I’m not sure a Disney movie ever made me cry before this year.
With the exception of Cinderella (2015), which I half-watched at someone’s house without being fully immersed in the experience (I need to watch it again), I have wept during the majority of Disney’s live action remakes thus far. Granted, that’s only two movies at the time I’m writing this — The Jungle Book (2016) and Beauty and the Beast (2017).
But I didn’t expect to have that kind of reaction. I mean, they’re just movies.
Except they’re NOT just a movies. It’s like your favorite book playing out on screen in front of you, but it’s better than the book. It’s everything you’ve hoped for … and a thousand times more.
I can’t say what this experience might be like for someone who didn’t grow up watching Disney movies. Because I’m not one of those people.
Some of us (myself included) grew up watching these cartoons, these kid-friendly, quirky tales, many of which we watched over and over and over again. And they were special. They kept us entertained when we were small. They have given us excuses to sing in the car on the way to work even in our 20s.
But then we’re sitting in these theaters looking forward to watching these movies again as adults and we expect it to be fun and interesting. Instead we’re watching the stories of our childhood come to life before our eyes and it’s not what we expect. Because they’re good and they’re beautiful and it’s nearly impossible to explain how that makes us feel.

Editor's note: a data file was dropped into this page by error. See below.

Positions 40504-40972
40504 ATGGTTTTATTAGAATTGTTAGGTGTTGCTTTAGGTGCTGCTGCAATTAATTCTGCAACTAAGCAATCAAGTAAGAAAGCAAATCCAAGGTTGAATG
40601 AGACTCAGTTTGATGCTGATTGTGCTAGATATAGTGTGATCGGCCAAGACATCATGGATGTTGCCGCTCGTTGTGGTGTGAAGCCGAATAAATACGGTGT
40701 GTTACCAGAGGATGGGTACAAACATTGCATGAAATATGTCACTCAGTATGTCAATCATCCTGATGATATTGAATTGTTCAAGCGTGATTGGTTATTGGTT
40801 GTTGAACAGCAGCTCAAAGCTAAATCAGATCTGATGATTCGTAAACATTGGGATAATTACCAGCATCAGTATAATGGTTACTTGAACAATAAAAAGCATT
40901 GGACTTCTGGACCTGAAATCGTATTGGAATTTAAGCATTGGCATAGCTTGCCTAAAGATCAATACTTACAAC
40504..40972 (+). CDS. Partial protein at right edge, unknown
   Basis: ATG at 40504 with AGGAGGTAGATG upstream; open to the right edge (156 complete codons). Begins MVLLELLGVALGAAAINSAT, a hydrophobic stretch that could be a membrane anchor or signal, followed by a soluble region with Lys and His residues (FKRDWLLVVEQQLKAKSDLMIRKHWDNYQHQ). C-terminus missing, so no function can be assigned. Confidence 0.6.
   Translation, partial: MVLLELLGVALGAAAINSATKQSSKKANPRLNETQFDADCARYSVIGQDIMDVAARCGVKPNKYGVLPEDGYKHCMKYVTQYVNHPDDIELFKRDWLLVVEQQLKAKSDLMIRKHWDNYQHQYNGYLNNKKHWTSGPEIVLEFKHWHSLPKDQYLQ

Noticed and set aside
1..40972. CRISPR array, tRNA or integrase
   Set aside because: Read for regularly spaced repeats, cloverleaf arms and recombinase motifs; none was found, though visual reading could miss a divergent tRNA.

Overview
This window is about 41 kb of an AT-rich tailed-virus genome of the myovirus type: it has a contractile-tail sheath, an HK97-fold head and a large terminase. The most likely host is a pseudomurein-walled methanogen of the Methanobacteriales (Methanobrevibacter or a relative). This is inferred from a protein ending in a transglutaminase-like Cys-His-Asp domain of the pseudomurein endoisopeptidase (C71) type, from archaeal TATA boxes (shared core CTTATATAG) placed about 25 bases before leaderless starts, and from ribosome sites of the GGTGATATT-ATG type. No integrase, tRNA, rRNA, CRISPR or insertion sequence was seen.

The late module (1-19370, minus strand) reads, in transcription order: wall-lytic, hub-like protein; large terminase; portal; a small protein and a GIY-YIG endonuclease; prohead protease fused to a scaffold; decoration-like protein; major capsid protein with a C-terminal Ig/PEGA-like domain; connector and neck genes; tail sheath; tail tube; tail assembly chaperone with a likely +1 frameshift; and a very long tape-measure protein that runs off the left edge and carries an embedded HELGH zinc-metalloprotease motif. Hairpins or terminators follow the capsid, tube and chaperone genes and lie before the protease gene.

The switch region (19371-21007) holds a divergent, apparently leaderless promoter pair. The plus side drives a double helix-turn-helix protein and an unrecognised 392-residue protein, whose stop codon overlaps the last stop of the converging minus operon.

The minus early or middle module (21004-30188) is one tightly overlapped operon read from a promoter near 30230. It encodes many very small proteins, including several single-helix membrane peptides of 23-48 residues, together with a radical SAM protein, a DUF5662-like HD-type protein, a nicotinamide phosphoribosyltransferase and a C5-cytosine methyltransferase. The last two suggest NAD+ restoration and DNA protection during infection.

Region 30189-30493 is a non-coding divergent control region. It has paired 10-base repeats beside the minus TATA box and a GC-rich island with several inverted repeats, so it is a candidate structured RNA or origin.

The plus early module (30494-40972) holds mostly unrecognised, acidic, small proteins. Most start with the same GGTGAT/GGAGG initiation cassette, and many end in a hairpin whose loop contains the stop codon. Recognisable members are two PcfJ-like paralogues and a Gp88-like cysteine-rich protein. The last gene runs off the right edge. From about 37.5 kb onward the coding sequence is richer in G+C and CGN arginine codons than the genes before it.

During both experiences, I felt like I was literally watching a dream come true. It was so hard for me to believe that something first made decades ago could be revived in a way that made me feel more excited than I have in a very long time.
But I really shouldn’t have been all that surprised. A good story, after all, is also a foundation. There is room to expand, to build upon an original idea (or multiple) to create a completely new experience. There are dozens of books that discuss the fundamentals of storytelling — what makes a story good and how writers have used similar basic frameworks for crafting tales for centuries.
It amazes me that you can walk into a movie theatre — in the case of Beauty and the Beast — knowing the exact outline of a story, knowing where it’s going to start and end and everything that happens in-between — and still leave that theatre two hours later as if having just heard that story for the first time.
I am still skeptical of movie remakes. I think that’s just what we’ve come to expect when it comes to Hollywood. But with each new live action remake, I am more and more amazed at what Disney has managed to do over the past few years.
They know how to expand upon the elements of the original movies that only benefit from expansion. And they know exactly which elements to keep, even the smallest details — the things that capture the hearts of we “Disney kids,” now adults who don’t even know how hungry for nostalgia we actually are until it’s right there in front of us.
These are not new stories. They weren’t new when Disney made them into movies the first time. Yet we still aren’t tired of watching them. And I don’t think we ever will be.
I don’t like comparing myself to other writers. I think it’s a waste of energy, and it doesn’t actually accomplish anything. But I — we — can still aspire to create things that will continue to captivate people for decades. I don’t want to write the best thing: I just want to write something good. Something a reader has an emotional connection to. Something important.
Keep doing what you’re doing, Disney. At least in my opinion, it’s working.
Meg is the creator of Novelty Revisions, dedicated to helping writers put their ideas into words. She is a freelance writer and a nine-time NaNoWriMo winner with work published in Teen Ink, Success Story, Lifehack and USA TODAY College. Follow Meg on Twitter for tweets about writing, food and nerdy things.